Five long years. More than 60 heartbreaking months. Over 1,825 days of riding a rollercoaster of hopefulness, despondency, and aching resignation. God only knows how many more days, weeks, months, and years of the same are in my future.
I am infertile.
Like most people, I always assumed I was healthy and everything in my body worked the way it should. So when we started trying to build our little family, I assumed it would happen quickly and easily, like with everyone else. Boy, was I wrong. Months of childlessness turned into years of childlessness. Years of praying and crying and eventually trying to find out what the heck is wrong.
Infertility is devastating.
If you've never suffered from the inability to conceive the children you and your husband long for so much (or your wife, for any men that may be reading), then it's impossible to completely understand the kind of grief that is the special hell of infertility.
It is loss, but unlike the death of a loved one, it's not a single event that you can move forward from as you work through your grief. No, instead, picture a phoenix, the mythical bird of continuous death and rebirth. That's what infertility grief is like. Your hope goes up in flames every month, only to be reborn again a couple of weeks later, bright and resplendent, beautiful and terrifying. You pray that this time, the hope won't crumble into ash in another 2 weeks. But then it does. Over and over and over and over again. You can't ever fully heal from a grief like that.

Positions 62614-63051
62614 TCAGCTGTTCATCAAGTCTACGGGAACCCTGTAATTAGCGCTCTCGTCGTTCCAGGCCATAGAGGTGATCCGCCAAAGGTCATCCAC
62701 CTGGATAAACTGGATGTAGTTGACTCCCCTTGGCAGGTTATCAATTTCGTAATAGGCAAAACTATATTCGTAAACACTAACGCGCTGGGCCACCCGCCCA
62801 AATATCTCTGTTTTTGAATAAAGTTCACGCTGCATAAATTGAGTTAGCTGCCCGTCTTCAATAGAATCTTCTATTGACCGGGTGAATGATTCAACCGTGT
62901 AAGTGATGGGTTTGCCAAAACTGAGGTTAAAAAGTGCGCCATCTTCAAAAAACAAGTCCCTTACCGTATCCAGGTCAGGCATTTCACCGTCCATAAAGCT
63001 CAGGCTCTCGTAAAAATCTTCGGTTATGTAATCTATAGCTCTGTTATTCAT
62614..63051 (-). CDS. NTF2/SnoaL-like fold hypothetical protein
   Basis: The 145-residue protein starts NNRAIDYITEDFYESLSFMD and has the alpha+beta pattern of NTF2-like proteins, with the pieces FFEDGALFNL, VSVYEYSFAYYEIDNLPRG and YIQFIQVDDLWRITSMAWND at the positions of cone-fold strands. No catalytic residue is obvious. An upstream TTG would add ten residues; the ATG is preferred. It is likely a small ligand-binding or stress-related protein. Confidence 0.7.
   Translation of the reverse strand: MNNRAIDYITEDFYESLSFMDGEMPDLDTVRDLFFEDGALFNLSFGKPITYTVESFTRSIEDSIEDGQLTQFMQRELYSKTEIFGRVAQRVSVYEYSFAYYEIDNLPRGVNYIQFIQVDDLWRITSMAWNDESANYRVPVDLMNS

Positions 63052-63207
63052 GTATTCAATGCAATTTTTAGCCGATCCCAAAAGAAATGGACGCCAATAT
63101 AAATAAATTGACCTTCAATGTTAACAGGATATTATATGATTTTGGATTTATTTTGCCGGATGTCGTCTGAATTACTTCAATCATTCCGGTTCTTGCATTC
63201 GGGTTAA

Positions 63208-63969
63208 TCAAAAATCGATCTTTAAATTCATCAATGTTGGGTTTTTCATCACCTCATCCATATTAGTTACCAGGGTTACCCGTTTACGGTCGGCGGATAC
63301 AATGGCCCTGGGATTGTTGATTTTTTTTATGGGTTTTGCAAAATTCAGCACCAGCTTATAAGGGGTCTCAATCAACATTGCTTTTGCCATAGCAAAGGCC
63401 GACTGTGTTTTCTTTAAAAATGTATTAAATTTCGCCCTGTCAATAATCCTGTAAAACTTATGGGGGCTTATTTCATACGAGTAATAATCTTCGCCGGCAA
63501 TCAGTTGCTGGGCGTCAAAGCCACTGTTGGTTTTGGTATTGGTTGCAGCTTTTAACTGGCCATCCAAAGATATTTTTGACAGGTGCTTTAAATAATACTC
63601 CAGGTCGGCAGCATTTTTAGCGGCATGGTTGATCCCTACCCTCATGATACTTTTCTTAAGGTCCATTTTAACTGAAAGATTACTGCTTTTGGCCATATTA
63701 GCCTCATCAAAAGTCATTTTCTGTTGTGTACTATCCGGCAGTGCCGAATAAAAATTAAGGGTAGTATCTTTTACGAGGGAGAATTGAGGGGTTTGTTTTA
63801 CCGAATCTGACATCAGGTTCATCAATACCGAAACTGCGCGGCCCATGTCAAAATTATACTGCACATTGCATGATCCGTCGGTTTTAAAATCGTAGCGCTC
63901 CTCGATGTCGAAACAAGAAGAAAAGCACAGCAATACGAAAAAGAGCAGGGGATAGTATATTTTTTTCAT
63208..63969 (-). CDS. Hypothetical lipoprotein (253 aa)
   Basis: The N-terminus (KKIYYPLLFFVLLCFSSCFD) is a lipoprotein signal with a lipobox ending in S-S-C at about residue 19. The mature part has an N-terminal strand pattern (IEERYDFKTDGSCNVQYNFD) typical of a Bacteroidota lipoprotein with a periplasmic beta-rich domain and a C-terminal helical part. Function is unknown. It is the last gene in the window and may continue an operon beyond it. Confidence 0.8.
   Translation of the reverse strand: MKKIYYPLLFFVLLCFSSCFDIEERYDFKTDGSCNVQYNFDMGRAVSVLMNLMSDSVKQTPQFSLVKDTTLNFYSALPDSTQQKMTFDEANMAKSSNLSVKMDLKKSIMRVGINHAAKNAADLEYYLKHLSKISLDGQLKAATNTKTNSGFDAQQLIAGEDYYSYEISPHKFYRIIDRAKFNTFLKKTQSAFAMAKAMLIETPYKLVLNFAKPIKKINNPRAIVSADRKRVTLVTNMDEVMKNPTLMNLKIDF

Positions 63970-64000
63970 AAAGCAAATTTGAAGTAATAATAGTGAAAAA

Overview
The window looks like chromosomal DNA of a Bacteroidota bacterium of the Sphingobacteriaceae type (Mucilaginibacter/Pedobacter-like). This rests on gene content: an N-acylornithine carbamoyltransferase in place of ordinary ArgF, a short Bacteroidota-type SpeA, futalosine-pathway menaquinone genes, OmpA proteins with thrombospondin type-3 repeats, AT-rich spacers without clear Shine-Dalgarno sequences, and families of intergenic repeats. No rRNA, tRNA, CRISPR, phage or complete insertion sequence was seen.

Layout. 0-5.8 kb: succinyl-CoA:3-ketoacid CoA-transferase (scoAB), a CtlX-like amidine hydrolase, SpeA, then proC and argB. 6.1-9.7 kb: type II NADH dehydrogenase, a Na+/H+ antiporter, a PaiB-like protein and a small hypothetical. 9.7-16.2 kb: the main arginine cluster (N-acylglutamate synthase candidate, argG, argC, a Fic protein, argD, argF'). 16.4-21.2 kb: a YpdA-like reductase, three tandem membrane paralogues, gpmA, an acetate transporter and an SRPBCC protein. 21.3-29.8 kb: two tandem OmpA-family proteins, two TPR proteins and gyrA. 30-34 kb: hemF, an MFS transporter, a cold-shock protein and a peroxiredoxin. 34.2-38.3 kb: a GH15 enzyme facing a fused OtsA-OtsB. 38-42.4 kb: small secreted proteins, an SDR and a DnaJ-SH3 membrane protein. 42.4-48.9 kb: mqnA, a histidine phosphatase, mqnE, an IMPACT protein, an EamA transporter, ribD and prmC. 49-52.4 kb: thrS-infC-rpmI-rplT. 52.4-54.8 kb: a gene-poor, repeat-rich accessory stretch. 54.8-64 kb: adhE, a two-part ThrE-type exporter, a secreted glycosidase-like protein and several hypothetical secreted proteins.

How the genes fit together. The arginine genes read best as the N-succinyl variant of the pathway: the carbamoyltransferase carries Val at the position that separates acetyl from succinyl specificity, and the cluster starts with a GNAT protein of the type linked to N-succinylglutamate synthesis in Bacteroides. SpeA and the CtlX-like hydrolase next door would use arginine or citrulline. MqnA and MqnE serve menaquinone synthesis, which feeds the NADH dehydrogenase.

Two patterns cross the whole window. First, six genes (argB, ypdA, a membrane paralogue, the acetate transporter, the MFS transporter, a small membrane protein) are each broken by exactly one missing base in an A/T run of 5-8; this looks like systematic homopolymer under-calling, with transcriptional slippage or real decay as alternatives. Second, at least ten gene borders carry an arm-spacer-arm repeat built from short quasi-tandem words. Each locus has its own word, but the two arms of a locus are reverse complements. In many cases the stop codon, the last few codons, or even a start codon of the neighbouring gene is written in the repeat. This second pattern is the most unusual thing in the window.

Infertility changes you.
I am not the same person I was 5 years ago. No, the cross of infertility has changed me forever from the person I used to be. But not, I think, for the worse. Catholics believe that God, being all good, never causes evil, but in his love and mercy, he allows it, so that He may bring a greater good out of it than would have occurred otherwise.
You read that right. I said God allows suffering BECAUSE he is loving and merciful. After a long time of being infertile and suffering the grief, sadness, and emptiness that goes with it, I have come to understand that God allows us to suffer this because He loves us and is showing us his Mercy.
Because of my infertility, I turned to God in my grief, and he drew me into a closer relationship with him than I would have had without it.
Because of my infertility, I have learned to be more compassionate toward others in their suffering, especially long-term suffering.
Because of my infertility, I have truly come to understand that a child is a completely unmerited gift from God. We don't deserve children because we're "good people." Nobody deserves a child at all. Nobody has a "right" to a child, when and how they want it. So much of society today treats having children like just another consumer transaction, with the child as the commodity of the moment. I used to have this mindset as well, but God, in his Mercy, saved me from it by allowing me to suffer from infertility. Now I know that, if we ever have biological children, I will understand how truly blessed we are.
Due to my biological issues, it's likely that I will never have a child of my own flesh, and I accept that. It's still hard, and always will be. Most days I am okay. Some days, it blindsides me and I am not okay. I still feel empty, hollow, and broken. But I accept it, because God is helping me through it, and more importantly, because he is changing me through it.
I am infertile.
"The Lord gives, and the Lord takes away. Blessed be the name of the Lord."
National Infertility Awareness Week is April 21-27. To learn more about infertility and a really great place that treats the root causes of it, visit the Pope Paul VI Institute at http://www.popepaulvi.com/